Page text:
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Ben Jones
Ben Jones, UK Lawyer
Category: Employment Law
Satisfied Customers: 48158
Experience:  Qualified Employment Solicitor - Please start your question with 'For Ben Jones'
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My question is my employer force me to do evening shift

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My question is my employer force me to do evening shift which starts 2 p.m and finish 10 p.m.
Are they force me according to my this contract
“The basic weekly hours are 20 per week, worked between 8.00 a.m. and 8.00 p.m. Monday to Friday, but you will be expected to work up to 57.5 hours per week when it is necessary to do so. Altough tese extra hours are not contractual, you will be expected to work them as and when required.”
Even in my contract there are no shifits
Submitted: 1 year ago.
Category: Employment Law
Expert:  Ben Jones replied 1 year ago.

Hello, my name is***** am a qualified lawyer and I will be assisting you with your question today.

Expert:  Ben Jones replied 1 year ago.

How long have you worked there for?

Customer: replied 1 year ago.
4 years 6 months
Expert:  Ben Jones replied 1 year ago.

OK thank you, ***** ***** it with me. I am in court today so will prepare my advice in a while and get back to you at the earliest opportunity. There is no need to wait here as you will receive an email when I have responded. Thank you.

Customer: replied 1 year ago.
Thanks
Expert:  Ben Jones replied 1 year ago.

No problem at all.

Expert:  Ben Jones replied 1 year ago.

Thanks for your patience. According to your contract you would be expected to work whatever hours are required by the employer, up to 20 per week to be worked between the hours of 8am and 8pm. There is a right for the employer to ask you to work additional hours to those, for example more than 20 a week or outside of the specified times but this should not result in a permanent change to your hours. So it is a right which should be applied only from time to time and as needed by the business, but not become a permanent feature. If they are asking you to move your shifts to do longer hours or working outside of the contracted hours then that would amount to a contractual change which you can consider challenging. You may do so by raising a grievance first before considering your next move.

Please take a second to leave a positive rating for the service so far by selecting 3, 4 or 5 stars. I can continue answering follow up questions and in particular can also discuss other options you have to challenge a variation in your contract. Don’t worry, there is no extra cost and leaving a rating will not close the question and we can still continue this discussion. Thank you

Expert:  Ben Jones replied 1 year ago.

Hello, I see you have read my response to your query. Please let me know if this has answered your original question and if you need me to discuss the next steps in more detail? In the meantime please take a second to leave a positive rating by selecting 3, 4 or 5 starts from the top of the page. The question will not close and I can continue with my advice as discussed. Thank you

Ben Jones and other Employment Law Specialists are ready to help you
Expert:  Ben Jones replied 1 year ago.

Thank you. If the change appears to be permanent then it will amount to a change to your contract. There are a few ways in which an employer may try and make changes to an employee’s contract of employment. These are by:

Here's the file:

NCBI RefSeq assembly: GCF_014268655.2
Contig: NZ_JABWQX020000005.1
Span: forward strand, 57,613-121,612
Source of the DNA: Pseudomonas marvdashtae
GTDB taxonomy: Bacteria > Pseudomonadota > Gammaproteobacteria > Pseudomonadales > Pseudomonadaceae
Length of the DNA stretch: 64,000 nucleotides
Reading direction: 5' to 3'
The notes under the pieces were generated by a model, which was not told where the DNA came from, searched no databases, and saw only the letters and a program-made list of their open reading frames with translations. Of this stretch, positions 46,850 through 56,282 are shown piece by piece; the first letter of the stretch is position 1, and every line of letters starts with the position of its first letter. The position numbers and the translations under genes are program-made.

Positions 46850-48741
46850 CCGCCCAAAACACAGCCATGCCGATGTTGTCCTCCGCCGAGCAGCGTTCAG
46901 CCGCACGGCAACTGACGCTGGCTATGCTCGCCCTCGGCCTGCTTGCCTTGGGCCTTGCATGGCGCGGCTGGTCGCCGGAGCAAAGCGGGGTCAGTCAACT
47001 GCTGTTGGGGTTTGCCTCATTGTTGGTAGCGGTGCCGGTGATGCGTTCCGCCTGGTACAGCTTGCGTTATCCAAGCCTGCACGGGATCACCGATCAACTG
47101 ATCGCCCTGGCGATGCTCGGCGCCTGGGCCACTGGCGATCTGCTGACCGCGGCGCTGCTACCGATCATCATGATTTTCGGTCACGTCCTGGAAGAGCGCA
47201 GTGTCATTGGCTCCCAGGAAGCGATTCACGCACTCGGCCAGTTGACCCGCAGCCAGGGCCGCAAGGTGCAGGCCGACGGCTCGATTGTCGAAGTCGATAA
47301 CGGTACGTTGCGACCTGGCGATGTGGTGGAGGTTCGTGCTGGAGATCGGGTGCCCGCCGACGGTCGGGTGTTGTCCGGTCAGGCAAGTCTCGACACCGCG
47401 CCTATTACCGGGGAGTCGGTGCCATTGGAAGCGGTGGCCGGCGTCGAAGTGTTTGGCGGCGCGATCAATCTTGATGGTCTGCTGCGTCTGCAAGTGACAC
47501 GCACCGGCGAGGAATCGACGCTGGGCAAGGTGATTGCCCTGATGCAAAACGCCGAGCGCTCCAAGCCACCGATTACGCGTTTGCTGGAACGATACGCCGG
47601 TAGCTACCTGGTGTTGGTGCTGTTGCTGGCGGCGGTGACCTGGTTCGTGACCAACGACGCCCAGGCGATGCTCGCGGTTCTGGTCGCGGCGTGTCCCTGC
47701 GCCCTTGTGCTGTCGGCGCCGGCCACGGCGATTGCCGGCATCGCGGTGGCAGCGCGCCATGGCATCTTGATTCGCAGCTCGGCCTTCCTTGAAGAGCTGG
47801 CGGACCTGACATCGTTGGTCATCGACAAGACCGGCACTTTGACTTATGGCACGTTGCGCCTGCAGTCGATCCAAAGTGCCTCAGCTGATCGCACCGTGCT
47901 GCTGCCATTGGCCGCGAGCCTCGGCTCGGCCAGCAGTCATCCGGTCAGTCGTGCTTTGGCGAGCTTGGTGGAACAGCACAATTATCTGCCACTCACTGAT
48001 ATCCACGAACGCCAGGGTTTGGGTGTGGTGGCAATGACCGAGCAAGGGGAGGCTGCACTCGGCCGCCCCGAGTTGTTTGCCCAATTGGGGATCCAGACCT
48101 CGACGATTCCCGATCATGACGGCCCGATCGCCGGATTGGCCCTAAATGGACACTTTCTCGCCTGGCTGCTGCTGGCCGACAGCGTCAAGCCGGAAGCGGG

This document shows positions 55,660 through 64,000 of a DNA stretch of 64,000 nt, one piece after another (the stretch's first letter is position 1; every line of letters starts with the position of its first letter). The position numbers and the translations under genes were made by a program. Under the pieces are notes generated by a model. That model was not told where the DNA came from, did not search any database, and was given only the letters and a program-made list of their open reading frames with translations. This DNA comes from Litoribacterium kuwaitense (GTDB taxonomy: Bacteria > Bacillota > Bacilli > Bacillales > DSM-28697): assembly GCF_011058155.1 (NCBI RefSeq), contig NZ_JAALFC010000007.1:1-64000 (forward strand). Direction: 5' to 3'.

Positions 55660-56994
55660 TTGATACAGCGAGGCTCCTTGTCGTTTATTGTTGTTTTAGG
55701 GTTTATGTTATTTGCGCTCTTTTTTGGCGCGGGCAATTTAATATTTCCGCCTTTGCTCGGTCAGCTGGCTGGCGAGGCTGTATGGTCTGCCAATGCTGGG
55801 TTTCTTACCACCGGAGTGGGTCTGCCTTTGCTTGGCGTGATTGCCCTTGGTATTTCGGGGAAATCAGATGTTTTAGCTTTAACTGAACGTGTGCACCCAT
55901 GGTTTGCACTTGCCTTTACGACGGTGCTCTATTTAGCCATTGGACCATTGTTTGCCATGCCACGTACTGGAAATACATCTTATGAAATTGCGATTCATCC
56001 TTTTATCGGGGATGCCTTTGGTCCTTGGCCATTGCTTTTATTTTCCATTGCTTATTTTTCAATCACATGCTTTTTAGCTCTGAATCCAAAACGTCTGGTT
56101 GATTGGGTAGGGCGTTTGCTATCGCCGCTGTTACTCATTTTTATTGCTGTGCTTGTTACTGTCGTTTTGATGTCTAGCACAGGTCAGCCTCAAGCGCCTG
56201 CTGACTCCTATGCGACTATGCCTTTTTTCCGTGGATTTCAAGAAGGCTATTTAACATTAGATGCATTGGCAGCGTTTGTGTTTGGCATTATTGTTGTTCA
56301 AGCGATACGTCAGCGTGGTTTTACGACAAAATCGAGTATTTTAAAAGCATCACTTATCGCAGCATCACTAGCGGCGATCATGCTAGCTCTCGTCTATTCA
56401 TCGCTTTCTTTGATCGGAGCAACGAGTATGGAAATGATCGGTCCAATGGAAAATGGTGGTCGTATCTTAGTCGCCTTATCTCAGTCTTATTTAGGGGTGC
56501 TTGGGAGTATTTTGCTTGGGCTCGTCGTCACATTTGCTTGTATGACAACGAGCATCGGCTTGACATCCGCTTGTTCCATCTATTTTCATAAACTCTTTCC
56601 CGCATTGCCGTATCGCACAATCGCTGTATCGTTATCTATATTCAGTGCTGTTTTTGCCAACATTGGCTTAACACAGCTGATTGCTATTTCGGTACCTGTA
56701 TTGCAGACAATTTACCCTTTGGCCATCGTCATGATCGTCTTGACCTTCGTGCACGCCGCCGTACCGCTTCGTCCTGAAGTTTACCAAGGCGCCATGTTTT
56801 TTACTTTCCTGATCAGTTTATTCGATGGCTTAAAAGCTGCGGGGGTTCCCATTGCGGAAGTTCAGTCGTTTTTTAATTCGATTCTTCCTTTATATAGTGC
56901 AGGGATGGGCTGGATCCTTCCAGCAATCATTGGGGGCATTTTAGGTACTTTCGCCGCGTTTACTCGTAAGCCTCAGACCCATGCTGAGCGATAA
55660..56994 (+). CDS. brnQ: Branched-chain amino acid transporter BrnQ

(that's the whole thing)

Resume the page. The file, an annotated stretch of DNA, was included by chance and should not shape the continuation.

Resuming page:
· Receiving the employee’s express consent to the changes.

· Forcefully introducing the changes (called 'unilateral change of contract').

· Giving the employee notice to terminate their current contract and then offer them immediate re-engagement under a new contract that contains the new terms.

If the changes are introduced without the employee's consent, then the following options are available:

1. Start working on the new terms but making it clear in writing that you are working ‘under protest’. This means that you do not agree with the changes but feel forced to do so. In the meantime you should try and resolve the issue either by informal discussions or by raising a formal grievance.

2. If the changes fundamentally impact the contract, for example changes to pay, duties, place of work, etc., you may wish to consider resigning and claiming constructive dismissal. The resignation must be done without unreasonable delay so as not to give the impression that the changes had been accepted. The claim must be submitted in an employment tribunal within 3 months of resigning and is subject to you having at least 2 years' continuous service. You would then seek compensation for loss of earnings resulting from the employer's actions.

3. If the employment is terminated and the employer offers re-engagement on the new terms that could potentially amount to unfair dismissal. However, the employer can try and justify the dismissal and the changes if they had a sound business reason for doing so. This could be pressing business needs requiring drastic changes for the company to survive. If no such reason exists, you can make a claim for unfair dismissal in an employment tribunal. The same time limit of 3 months to claim and the requirement to have 2 years' continuous would apply.

Finally, it is also worth mentioning that sometimes employment contracts may try to give the employer a general right to make changes to an employee’s contract. As such clauses give the employer the unreserved to change any term, so as to evade the general rule that changes must be mutually agreed, courts will rarely enforce such clauses. Nothing but the clearest language will be sufficient to create such a right and the situation must warrant it. Any attempt to rely on such clauses will still be subject to the requirement of the employer to act reasonably and can be challenged as above.